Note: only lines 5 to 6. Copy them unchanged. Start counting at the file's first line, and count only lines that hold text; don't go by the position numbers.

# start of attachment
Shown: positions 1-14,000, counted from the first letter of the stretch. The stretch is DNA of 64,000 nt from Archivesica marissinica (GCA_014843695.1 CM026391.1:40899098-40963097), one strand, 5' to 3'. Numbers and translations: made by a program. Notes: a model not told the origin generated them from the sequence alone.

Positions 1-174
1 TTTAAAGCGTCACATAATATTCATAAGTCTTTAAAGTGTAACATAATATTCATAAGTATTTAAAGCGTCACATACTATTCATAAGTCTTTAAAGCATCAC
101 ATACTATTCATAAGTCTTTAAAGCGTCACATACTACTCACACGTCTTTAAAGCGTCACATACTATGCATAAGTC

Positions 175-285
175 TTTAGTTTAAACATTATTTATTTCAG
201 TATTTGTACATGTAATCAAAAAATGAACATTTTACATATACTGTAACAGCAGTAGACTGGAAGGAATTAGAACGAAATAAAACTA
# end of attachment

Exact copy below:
Positions 175-285
175 TTTAGTTTAAACATTATTTATTTCAG